Time is marching on to May 2018, when the EU’s data protection law will be revamped to give individuals much more control over their personal data.
You probably already know that organisations need to show compliance with the General Data Protection Regulation (GDPR) and that many will need to employ a Data Protection Officer. But who can be a DPO? What do you need to do to become one?
The role of a DPO has been relatively informal in the past but has now been formalised by the regulation. Still, the regulation doesn’t give hard and fast rules on the requirements or qualifications a DPO needs to have.
To this end, the Irish Data Protection commissioner released guidance on what it sees as appropriate qualification.
On 7 August 2017 the UK Government committed to a new Data Protection Bill that will bring the UK’s laws into line with the EU’s General Data Protection Regulation, which comes into effect in May 2018.
So finally (you can hear my audible sigh of relief), a couple of weeks ago, we received absolute clarity on what data protection will look like in the UK post-Brexit. If you’re based in the UK and have not yet read the Department for Digital, Culture Media & Sport statement of intent, please do so! Here is the link. It removes any uncertainty about what the data protection law will be post-Brexit.
DPO is an acronym for Data Protection Officer. A DPO is a person who is given formal responsibility for data protection compliance within an organisation.
Under the EU’s General Data Protection Regulation (GDPR), some organisations will be required to appoint a DPO. When appointed, the GDPR prescribes a framework around the roles and responsibilities of the DPO. But it is important to note that not all organisations will have to appoint DPOs and that the DPOs themselves will not personally be responsible for an organisations non-compliance with the GDPR. Data protection compliance is ultimately the responsibility of the controller or processor of the personal data.
Understanding the principles of the General Data Protection Regulation (GDPR) is vital to becoming compliant with it.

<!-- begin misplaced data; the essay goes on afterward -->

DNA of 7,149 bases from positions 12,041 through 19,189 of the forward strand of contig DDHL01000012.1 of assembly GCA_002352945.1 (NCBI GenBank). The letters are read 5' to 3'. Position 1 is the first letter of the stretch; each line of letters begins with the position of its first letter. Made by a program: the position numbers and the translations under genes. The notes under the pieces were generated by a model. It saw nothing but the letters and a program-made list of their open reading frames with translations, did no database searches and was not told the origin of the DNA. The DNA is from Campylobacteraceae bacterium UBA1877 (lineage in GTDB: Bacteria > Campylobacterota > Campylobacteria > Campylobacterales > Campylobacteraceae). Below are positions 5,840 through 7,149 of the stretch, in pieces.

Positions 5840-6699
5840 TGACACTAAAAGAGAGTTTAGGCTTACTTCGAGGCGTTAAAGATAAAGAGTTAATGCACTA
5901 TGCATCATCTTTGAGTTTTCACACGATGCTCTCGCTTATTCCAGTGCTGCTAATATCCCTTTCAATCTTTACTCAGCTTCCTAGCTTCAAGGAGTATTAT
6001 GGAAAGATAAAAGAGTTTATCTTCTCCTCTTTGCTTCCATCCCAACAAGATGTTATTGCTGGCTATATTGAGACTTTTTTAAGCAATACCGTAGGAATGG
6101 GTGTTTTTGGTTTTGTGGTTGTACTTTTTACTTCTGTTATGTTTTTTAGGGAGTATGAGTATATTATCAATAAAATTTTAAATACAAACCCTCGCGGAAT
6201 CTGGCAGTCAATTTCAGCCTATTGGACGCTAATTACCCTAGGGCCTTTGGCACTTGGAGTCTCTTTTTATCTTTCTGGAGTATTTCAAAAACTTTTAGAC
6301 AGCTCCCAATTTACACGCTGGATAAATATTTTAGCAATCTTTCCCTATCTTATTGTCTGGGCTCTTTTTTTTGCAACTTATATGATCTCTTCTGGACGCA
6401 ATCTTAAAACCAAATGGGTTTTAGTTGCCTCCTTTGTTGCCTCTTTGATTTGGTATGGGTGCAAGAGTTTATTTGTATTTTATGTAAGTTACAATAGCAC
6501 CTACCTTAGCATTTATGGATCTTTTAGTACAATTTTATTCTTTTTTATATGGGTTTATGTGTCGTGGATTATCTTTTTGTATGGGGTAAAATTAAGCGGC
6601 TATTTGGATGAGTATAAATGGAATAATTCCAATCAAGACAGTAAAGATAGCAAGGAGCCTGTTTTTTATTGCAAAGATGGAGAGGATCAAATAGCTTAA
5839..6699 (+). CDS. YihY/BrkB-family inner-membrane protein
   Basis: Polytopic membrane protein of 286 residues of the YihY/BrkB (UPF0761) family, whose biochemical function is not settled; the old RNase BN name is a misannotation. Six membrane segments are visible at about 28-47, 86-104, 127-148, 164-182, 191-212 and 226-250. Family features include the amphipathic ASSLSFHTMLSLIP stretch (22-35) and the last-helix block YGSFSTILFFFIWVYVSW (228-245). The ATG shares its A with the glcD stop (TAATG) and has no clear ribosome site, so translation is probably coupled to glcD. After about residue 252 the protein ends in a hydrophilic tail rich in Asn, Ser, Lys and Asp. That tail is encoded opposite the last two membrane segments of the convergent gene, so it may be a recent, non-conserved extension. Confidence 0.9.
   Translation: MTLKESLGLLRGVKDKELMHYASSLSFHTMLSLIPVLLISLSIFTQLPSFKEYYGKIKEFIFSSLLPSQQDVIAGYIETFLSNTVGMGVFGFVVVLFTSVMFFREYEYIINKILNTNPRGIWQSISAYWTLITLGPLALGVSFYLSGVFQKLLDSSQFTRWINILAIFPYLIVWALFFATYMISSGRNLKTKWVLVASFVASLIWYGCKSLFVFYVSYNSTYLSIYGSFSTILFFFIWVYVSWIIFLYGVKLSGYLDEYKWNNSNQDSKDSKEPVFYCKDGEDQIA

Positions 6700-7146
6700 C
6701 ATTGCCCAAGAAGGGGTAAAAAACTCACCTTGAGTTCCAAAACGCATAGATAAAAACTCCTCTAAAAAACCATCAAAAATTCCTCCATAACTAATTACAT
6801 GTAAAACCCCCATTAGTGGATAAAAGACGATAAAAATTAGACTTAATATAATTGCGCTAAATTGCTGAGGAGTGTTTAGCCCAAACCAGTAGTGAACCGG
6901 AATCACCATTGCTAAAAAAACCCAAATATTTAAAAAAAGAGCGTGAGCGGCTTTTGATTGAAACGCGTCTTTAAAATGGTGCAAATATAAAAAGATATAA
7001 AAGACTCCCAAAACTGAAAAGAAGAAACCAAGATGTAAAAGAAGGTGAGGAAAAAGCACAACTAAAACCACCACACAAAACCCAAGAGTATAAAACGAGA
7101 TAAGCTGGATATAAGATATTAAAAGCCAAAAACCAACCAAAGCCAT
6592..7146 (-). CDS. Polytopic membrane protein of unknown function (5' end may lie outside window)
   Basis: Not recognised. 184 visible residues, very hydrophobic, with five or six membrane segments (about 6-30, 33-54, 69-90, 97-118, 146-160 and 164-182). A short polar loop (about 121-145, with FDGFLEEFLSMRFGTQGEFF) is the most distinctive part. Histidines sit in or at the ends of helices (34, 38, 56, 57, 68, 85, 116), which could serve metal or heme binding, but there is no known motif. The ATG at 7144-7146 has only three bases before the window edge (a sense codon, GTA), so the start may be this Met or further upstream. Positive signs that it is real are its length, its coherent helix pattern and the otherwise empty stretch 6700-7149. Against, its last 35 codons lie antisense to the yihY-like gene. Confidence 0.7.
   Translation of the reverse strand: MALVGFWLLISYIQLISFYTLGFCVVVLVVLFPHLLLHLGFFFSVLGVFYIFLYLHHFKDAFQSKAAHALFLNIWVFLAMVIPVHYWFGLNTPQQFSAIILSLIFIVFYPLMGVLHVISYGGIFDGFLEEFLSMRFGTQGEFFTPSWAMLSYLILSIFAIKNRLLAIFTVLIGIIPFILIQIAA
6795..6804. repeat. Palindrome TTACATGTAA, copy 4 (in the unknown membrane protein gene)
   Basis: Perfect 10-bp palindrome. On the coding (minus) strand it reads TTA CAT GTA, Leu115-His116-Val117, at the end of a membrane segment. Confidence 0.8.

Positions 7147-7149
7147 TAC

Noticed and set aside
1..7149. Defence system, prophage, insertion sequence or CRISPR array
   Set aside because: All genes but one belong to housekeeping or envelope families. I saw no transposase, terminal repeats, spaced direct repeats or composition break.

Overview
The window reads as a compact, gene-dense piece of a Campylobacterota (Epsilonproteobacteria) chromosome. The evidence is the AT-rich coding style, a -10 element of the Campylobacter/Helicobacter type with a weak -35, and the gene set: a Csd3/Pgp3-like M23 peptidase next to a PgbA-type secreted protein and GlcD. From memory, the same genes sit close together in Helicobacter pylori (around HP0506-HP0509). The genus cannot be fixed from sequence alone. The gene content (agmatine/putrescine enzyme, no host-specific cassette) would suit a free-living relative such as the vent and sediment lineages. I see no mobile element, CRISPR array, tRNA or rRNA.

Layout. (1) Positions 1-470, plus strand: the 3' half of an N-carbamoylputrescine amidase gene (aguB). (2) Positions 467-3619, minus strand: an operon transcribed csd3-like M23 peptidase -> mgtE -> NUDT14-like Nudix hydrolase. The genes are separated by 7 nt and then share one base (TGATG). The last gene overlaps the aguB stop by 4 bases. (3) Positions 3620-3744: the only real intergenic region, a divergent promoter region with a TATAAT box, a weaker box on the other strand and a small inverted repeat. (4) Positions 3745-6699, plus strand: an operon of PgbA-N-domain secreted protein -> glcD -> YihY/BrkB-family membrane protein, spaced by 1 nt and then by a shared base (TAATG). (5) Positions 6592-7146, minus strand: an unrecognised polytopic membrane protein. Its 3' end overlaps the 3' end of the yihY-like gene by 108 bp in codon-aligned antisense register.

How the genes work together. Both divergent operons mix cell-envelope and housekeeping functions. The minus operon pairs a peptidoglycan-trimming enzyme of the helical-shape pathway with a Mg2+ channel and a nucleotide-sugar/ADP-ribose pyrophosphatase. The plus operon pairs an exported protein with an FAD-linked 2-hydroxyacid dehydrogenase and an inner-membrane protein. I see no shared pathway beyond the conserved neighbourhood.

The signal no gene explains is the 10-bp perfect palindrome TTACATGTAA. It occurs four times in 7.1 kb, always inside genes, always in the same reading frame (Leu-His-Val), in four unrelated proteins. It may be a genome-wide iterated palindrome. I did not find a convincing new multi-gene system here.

The principles of the GDPR expand on those of the Data Protection Directive of 1995 and introduce a new “accountability” requirement, which specifies that holders of personal information are responsible for compliance and must be able to demonstrate how they comply with the law.
Every organisation that holds or uses European personal data inside or outside Europe – no matter the nature of its business or the sector in which it operates – is affected by the new data protection law.
Yes, even if you’re not based in the European Union (EU) the General Data Protection Regulation (GDPR) applies to you.
Really? Even if I’m not in the EU? Yes, it doesn’t matter whether you have a physical presence in the EU.
The EU’s GDPR affects all countries and applies to any business or organisation that holds personal data on or provides goods or services to EU citizens or EU residents.
So, if you hold information about present or past employees, clients or suppliers who are EU citizens or EU residents you need to comply with the GDPR. Even if you don’t offer your product or service directly to consumers, but rather provide a service to an EU company that leads to you in some way processing personal data on EU citizens or residents, you’ll need to comply.
If you own or manage an organisation in the EU and are concerned about the imminent General Data Protection Regulation (GDPR), read on for an overview of what will be required of you to achieve compliance.
The GDPR was approved by the EU Parliament on 14 April 2016 after four years of discussion and planning. The regulation sought to replace the Data Protection Directive of 1995 and to harmonise data protection regulations across the European Union.
The General Data Protection Regulation (GDPR) has come about as a result of the digital age, which has resulted in a proliferation of easily accessible and shareable personal data.
The regulation was adopted on 27 April 2016 with the intention that it will strengthen and unify data protection for all individuals in the European Union. When it becomes law on 25 May 2018 it will replace the current Data Protection Directive of 1995.
By harmonising data protection and privacy laws across the European Union, the GDPR will strengthen the rights of EU citizens and residents and give them control over their personal data. Businesses and organisations will have a single regulatory environment throughout the EU specifying how to collect, hold and process personal data.